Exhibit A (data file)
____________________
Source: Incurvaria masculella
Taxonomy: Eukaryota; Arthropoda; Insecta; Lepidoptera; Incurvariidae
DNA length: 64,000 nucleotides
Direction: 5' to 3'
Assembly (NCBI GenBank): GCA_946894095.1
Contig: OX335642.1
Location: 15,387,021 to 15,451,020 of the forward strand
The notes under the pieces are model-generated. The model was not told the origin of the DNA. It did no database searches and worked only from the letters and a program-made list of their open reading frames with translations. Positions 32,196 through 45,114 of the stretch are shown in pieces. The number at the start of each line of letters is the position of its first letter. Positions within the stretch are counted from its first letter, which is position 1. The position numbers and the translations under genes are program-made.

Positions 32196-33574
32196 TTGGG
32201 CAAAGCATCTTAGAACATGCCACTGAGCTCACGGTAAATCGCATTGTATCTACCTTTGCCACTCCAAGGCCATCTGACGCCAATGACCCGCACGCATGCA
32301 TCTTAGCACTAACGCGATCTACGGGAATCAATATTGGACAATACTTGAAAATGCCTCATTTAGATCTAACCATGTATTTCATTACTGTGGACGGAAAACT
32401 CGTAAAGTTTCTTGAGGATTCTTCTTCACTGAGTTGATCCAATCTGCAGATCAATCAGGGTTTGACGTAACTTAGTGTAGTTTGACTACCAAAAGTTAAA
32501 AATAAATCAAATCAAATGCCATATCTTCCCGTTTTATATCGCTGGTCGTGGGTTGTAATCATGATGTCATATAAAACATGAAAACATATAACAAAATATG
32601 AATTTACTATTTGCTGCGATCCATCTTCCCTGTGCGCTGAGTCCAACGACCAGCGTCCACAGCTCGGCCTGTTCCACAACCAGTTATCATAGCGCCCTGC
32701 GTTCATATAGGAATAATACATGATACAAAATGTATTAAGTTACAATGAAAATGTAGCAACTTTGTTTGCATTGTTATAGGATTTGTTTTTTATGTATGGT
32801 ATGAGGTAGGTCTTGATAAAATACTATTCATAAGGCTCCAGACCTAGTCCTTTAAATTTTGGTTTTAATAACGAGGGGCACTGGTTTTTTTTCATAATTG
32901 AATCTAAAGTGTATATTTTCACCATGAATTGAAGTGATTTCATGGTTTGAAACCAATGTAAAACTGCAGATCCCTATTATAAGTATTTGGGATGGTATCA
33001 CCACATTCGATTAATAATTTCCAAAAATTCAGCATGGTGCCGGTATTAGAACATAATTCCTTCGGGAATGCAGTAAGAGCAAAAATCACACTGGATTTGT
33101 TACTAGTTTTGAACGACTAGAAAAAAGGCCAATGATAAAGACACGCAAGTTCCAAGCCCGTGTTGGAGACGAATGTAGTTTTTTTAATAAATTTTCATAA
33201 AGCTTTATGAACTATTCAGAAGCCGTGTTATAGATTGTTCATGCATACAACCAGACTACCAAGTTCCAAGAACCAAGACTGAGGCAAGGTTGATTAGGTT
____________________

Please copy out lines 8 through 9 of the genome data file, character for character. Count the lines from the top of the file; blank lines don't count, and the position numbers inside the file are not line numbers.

The notes under the pieces are model-generated. The model was not told the origin of the DNA. It did no database searches and worked only from the letters and a program-made list of their open reading frames with translations. Positions 32,196 through 45,114 of the stretch are shown in pieces. The number at the start of each line of letters is the position of its first letter. Positions within the stretch are counted from its first letter, which is position 1. The position numbers and the translations under genes are program-made.

Positions 32196-33574